Racking equipment taken out

The racking tubes were rinsed with water:

Racking tube rinsed

The secondary fermentors were placed on the floor of the bar next to where the fermenting beer was located:

Secondary fermentors placed on bar floor

The racking tube was placed in the fermentation bin with the fermenting beer, and leading all the way down to the floor where the secondary fermentors were placed:

Racking tube placed in fermentation bin and leading down to secondary fermentors

The flow of liquid beer was started by sucking on the end of the flexible section of the racking tubing (avoiding to leave any spit!), which was then secured in the neck of the secondary fermentor using the black clip, allowing for the flow of beer from above down below:

Beer flow begun and tubing secured to secondary fermentor neck

Here is the neck of the racking tube in the fermentation bin, with beer flowing through down to the secondary fermentor:

Beer flowing out of the fermentation bin

And here’s a photo of the secondary fermentor as it was filling with fermenting beer:

Secondary fermentor filling up

At a certain point when the secondary fermentor was almost full, foam formed up to the top of the secondary fermentor …

Secondary fermentor foaming up
Secondary fermentor foaming up

… and the racking tubing was transferred to the gallon jug:

Racking beer into gallon jug secondary fermentor

At this point, I should explain that during the primary fermentation, the fermentation was sufficiently vigorous to avoid air getting back in, while during secondary fermentation and the following period during which solids drop to the bottom of the secondary fermentor, the rate of gas production is insufficient to protect the beer from oxidation and contamination from the air outside the fermentor.

Therefore, airlocks, plugs for the secondary fermentors which allow gas — in this case, carbon dioxide produced by the yeast fermenting the dextrose into alcohol — to escape the secondary fermentors while keeping air from getting back in, were taken out:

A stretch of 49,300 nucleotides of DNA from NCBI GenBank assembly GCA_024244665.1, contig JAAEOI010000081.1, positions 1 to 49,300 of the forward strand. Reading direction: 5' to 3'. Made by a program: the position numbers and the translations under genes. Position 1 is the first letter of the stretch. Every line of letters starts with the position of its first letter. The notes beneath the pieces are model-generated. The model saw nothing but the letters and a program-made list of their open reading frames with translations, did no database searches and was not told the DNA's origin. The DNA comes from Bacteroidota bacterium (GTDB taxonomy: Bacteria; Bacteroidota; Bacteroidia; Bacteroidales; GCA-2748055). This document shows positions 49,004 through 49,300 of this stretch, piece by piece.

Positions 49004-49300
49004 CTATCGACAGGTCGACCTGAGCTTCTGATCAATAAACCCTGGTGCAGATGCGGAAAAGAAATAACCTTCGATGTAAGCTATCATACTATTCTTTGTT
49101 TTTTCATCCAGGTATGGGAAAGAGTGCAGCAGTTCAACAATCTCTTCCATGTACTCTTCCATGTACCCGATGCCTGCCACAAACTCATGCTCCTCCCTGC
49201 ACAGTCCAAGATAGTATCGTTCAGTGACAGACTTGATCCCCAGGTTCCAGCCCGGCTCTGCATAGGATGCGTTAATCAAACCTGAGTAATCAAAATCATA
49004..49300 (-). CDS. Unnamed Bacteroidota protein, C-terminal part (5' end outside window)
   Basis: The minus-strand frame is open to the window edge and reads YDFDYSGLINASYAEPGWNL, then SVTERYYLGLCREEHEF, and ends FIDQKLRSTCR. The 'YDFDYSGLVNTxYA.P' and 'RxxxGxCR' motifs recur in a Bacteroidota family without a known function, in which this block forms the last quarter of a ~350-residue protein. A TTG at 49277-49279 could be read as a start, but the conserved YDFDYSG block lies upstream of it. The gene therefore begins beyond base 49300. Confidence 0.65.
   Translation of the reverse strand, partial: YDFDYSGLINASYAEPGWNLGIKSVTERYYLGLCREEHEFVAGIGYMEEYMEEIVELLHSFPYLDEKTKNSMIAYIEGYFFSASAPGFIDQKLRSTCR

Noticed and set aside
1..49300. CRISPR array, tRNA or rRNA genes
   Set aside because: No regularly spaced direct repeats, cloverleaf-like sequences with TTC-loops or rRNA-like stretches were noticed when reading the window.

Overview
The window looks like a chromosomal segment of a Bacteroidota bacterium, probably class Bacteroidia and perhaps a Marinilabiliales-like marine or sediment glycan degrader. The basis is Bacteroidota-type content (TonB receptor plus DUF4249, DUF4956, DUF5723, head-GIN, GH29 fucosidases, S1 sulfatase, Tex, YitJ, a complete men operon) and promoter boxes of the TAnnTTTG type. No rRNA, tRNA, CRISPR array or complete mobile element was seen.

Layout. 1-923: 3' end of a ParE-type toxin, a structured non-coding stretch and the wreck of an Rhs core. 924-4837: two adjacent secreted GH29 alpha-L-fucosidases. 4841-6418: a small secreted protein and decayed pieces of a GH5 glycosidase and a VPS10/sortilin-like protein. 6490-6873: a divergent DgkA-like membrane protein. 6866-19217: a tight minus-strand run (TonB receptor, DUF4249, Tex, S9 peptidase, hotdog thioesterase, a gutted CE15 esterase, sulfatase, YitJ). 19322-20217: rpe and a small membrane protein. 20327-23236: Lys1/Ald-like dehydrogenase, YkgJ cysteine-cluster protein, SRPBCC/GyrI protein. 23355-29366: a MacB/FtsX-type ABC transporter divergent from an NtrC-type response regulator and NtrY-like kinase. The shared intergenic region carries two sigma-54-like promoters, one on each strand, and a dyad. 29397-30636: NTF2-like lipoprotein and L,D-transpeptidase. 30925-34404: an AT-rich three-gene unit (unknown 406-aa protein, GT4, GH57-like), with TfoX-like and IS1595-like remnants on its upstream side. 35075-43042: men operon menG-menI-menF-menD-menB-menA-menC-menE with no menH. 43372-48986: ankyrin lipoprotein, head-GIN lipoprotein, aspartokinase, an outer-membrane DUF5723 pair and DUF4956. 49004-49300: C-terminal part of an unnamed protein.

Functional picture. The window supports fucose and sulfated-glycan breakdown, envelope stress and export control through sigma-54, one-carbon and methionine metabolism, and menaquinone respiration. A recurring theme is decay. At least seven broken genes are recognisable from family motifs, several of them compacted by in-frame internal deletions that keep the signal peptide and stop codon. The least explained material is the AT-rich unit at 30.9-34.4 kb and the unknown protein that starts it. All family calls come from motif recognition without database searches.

Airlocks taken out

Airlocks were filled with water:

Airlock filled with water
Airlocks filled with water

Water-filled airlocks were fitted onto the now-filled secondary fermentors, which were raised up to the level of the bar:

Airlocks fitted to secondary fermentor
Airlocks fitted to secondary fermentors, and secondary fermentors raised to bar level

At the bottom of the fermentation bin, there was a sediment of dead and dying yeast:

Sediment at bottom of fermentation bin

The fermentation bin was brought to the laundry tub, and the sediment was drained out:

Sediment drained from fermentation bin

The fermentation bin was washed and rinsed with the jetwasher and a rag (not shown):

Fermentation rinsed with jetwasher
Washed and rinsed fermentation bin

The airlock was already bubbling at this point:

Airlock bubbling

The whole process was repeated for the other beer, the brown ale, and at this point, a second set of identified secondary fermentors filled with beer was placed beside the first set of secondary fermentors:

Two sets of secondary fermentors with two kinds of beer

Day nine:

At this point, sediments had formed in the secondary fermentors:

Sediment in secondary fermentor

You should start this now if you haven’t already:

Normally, I have a collection of cleaned and de-labeled beer bottles in storage. Should you not have an adequate number of bottles for bottling your beer — 23 litres requires about 66 or thereabouts 341mL bottles, or equivalent — by now you should begin collecting them.